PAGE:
1. Thanks, Vanessa! I love that the Primal Blueprint isn’t about perfection or rules. For me, some days are better than others but feeling good is motivation enough to make better choices the next day. Good luck!

  25. Hi Pamela, I also tried veganism and lots of cardio (running) to lose weight, only to gain belly fat! Since going Paleo, I have stopped having PMS cramps and bloating. I couldn’t be happier!

  26. A nice read, but what concerns me is that, even before you knew much about exercise and nutrition, you were giving advice via Livestrong etc. No wonder millions still pursue pathetic and pointless regimes, only to feel failures. Pleased that you are now more experienced and able to proffer advice that is more sound.

  27. Wow some of these comments are way off topic.
    I think you look absolutley amazing. Loved your story. I look forward to every Friday’s success’ and yours is one of my favorite because I can realte to it so much. Thank you for sharing your typical day of eating. What do your workouts look like? And how often do you work out? You look so great!

    1. Hi Mishelle, Thanks for your kind words! My workouts are quick and dirty. I live near a park with a dirt path that I run around a few times a week at a slow, steady pace and then, if I’m well rested, throw in a few sprints. I also surf about once a week, more in the summer. Finally, I do pushups, squats, and chin ups and pull ups at the playground after running. I don’t think my workouts are ever much longer than 30 minutes.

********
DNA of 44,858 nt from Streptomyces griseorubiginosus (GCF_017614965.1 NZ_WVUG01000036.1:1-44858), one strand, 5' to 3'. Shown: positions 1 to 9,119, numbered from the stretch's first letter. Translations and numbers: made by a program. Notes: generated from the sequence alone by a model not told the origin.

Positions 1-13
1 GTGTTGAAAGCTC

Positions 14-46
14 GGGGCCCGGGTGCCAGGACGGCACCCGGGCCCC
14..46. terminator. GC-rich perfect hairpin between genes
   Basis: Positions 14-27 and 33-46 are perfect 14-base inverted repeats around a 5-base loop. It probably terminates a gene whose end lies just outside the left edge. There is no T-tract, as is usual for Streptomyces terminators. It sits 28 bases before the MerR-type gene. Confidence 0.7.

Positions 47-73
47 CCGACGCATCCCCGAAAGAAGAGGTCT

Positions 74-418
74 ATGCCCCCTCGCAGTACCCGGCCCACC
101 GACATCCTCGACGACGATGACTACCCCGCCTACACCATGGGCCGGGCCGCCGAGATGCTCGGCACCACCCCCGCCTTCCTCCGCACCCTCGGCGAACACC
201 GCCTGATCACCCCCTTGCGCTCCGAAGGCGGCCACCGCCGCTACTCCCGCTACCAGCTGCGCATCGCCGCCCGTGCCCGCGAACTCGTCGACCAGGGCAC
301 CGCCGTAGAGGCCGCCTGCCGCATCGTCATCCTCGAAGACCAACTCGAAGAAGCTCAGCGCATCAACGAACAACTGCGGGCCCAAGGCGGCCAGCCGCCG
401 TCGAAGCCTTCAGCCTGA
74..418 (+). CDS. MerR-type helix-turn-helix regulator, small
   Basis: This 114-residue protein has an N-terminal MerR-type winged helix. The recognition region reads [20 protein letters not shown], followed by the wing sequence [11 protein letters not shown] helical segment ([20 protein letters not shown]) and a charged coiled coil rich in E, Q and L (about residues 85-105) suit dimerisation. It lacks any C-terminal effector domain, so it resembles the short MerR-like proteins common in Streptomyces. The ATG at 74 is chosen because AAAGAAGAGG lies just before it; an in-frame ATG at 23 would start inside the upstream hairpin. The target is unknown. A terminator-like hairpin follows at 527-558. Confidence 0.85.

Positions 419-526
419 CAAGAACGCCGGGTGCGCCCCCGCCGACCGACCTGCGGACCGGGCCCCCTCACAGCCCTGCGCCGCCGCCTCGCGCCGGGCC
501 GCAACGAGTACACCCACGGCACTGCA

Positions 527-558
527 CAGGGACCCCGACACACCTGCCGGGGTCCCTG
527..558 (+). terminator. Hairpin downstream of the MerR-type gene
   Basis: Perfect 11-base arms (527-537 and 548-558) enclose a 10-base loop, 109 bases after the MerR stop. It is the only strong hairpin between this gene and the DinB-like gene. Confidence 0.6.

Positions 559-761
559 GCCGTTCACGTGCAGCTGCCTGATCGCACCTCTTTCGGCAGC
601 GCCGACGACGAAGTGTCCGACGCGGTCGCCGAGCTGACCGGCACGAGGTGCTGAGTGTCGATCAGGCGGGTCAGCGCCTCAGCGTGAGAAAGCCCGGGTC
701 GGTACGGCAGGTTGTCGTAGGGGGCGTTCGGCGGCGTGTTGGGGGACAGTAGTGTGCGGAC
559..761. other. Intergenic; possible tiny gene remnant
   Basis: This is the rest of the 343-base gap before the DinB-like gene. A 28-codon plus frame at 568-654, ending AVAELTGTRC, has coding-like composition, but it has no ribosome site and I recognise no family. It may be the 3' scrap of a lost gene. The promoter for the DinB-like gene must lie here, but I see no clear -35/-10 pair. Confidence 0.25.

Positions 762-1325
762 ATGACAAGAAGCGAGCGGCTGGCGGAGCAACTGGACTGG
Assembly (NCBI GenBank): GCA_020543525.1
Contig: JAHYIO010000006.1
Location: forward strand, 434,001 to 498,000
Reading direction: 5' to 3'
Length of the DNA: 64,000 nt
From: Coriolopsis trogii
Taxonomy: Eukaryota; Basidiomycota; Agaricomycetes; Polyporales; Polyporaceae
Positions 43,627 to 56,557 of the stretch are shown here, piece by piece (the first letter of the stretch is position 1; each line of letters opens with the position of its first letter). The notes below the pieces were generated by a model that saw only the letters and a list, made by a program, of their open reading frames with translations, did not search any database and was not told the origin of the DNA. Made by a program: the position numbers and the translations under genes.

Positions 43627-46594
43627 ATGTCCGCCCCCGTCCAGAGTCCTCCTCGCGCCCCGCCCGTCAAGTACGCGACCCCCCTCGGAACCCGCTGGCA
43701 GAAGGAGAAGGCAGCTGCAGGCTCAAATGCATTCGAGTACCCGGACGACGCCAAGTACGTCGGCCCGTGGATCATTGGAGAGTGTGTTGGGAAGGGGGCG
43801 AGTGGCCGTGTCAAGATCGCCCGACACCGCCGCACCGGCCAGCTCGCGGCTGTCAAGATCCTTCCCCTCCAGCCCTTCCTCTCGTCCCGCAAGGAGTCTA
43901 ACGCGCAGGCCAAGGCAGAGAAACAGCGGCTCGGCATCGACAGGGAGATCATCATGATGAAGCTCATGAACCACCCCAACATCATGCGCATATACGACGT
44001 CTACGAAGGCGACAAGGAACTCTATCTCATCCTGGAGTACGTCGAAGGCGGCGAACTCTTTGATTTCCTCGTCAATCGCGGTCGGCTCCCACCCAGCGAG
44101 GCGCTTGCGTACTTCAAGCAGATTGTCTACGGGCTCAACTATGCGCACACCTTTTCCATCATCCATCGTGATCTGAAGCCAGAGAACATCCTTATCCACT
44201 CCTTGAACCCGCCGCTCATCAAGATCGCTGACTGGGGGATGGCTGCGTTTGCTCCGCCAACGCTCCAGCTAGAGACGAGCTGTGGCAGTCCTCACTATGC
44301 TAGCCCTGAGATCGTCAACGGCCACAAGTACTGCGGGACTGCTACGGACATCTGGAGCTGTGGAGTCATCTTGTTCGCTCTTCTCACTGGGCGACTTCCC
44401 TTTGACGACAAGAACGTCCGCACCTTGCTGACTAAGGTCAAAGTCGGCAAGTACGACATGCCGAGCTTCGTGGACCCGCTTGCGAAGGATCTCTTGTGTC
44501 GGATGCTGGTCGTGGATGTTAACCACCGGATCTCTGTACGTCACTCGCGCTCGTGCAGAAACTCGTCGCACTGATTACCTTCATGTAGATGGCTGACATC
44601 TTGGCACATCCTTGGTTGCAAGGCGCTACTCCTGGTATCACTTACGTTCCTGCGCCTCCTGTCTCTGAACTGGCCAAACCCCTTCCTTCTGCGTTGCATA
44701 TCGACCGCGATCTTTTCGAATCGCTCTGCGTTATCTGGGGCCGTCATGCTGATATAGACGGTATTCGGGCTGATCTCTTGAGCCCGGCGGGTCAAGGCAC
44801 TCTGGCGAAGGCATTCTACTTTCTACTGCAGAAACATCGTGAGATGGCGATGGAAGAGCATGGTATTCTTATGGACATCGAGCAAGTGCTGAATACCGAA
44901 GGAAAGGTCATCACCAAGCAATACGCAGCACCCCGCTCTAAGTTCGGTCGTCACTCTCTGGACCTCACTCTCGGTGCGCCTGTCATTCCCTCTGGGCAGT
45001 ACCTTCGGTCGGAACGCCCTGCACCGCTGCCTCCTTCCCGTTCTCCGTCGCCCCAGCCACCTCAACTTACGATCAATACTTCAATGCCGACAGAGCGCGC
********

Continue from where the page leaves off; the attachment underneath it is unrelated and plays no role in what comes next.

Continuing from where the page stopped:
28. Love the story and the recipes. Unfortunately, the salmon we get here in the south of France comes from farms in Norway and they receive lots of antibiotics. We basically hardly eat fish anymore but we used to a lot. Fresh fish is too costly for our budget right now.
    I have started making kefir with raw milk (legal in France). It is amazing.

  29. Very inspiring story 🙂 I’ve experimented with being vegan (but I love my meat too much), whole foods, calorie counting. I don’t gain weight, but I don’t lose fat either. So I’ve struggled to find a way to lose the fat without losing weight. Then I found paleo, and shortly after, primal. It took me a long time to figure out that even though I could eat so much I was never hungry, and still be well under my calorie goal (not on purpose), I was eating the wrong kind of food. Grains, convenience foods, boxed food. Primal is perfect. I don’t have to give up meat, and I have no problem cutting out grains, and I don’t have to obsess over calories. I’m really intrigued that you’ve had two c-sections, and still managed to get rid of that pooch. I’ve had 3 c-sections, and it never goes away, so I’m excited to find out if it will. 🙂

  30. I know this story is from a while ago but i would love an update! Are you still primal??? Still looking crazy awesome?? Feeling good?